‘A New Old Play’ tugs at heartstrings and engages with what it means to be human

Ryan Ranc, Life & Arts Reporter

Qiu Jiongjiong’s “A New Old Play” follows Qiu Fu (Yi Sicheng), a well known Chinese operatic actor, as he is picked up by a traveling show duo and taken to the Underworld, reliving his life one last time before being stripped of his memories. The movie was showcased at the Austin Asian American Film Festival.

Each set piece of this movie, made to mimic a broadway stage, engages the audience in a story told through the memory of someone who spent their life on stage. Footsteps heard throughout the movie sound like actors’ soft shoes worn on show days. Another great use of the stage aesthetic came in moments with boats on the water, where cloth was used to create an illusion of water much like you’d see in any other staged play. Setting the scene with Broadway-level stage pieces creates a dichotomy that blurs the line of whether this movie is a play or a film. The interesting choice intrigues audiences through a theatrical set design offset by visual aspects of an average movie, with different angles and perspectives allowing audiences to engage more actively with the story’s content.

Audiences follow Qui Fu throughout his entire life, from his humble beginnings as a child to his thriving career as an actor and his struggles with caring for his family. As Qui Fu ages, the audience witnesses how he maintains both his family and stage career amidst the historical background of 20th century China during the Great Leap Forward and Cultural Revolution, when communism shaped society and the economy. These events resulted in widespread famine through the country, which affected Qui Fu throughout his life. Despite the difficulty of balancing a growing family and a stage career, he manages to stay mostly positive through his self-deprecating comedic beats that, while incredibly dark and depressing for audiences, brighten up his mood. His story ends after he loses his memory to fully enter into the Underworld.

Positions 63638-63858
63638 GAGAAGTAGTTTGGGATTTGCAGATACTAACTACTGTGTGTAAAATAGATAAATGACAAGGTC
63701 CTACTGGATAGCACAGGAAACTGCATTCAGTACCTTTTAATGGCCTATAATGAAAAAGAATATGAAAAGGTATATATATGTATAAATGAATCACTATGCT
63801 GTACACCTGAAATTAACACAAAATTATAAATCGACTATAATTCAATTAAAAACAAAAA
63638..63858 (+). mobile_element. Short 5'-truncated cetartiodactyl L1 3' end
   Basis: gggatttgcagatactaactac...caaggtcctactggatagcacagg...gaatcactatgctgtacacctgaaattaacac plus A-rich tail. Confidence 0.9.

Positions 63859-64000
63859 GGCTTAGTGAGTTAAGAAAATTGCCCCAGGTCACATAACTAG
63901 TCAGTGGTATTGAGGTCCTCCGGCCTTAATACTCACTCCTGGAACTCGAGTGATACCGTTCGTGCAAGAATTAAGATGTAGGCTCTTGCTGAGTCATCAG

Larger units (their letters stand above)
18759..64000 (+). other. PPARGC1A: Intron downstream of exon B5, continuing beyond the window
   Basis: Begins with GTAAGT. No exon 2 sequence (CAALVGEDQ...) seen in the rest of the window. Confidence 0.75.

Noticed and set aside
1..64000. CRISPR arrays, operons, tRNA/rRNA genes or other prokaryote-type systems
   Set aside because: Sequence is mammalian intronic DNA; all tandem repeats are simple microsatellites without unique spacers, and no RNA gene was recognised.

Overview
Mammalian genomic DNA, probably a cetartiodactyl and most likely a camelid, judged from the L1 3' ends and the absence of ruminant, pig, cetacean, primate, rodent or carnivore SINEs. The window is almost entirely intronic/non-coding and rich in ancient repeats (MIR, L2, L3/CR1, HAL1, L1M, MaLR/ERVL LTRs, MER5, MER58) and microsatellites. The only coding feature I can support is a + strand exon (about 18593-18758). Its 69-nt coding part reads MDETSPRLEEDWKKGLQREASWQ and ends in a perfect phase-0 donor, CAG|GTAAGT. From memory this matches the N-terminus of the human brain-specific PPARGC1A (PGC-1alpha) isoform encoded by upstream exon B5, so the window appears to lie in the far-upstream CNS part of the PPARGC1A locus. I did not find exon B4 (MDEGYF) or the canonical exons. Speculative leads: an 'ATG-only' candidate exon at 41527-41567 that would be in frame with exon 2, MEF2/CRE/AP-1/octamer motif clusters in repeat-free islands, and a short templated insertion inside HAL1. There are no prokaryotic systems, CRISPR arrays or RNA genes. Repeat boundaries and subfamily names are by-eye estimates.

The only thing holding back this movie is its unnecessarily long length. This may appear to be a minor issue, but the movie runs nearly 180 minutes, and the project’s slow pacing can make this journey feel more like a trek than an expedition. That being said, every second of time utilized to further the life story of Qui Fu is beautifully crafted despite its handful of slow moments. General audiences may have an issue with this run time, but those approaching it with an artistic perspective will see the beauty and intentionality in every scene. 

“A New Old Play” offers a lot for audiences to enjoy. It’s very much an artistic movie that seeks to leave audiences with a visually stimulating experience, but it also succeeds in communicating a message and story that will stick with audiences and impact how they view life. In a way, audiences will be able to resonate with Qui Fu and his simultaneous sadness and joy within his lifetime, not necessarily in regard to the historical tragedies he lived through, but rather in the very essence of what it means to be human.

4 fake waves made of cloth out of 5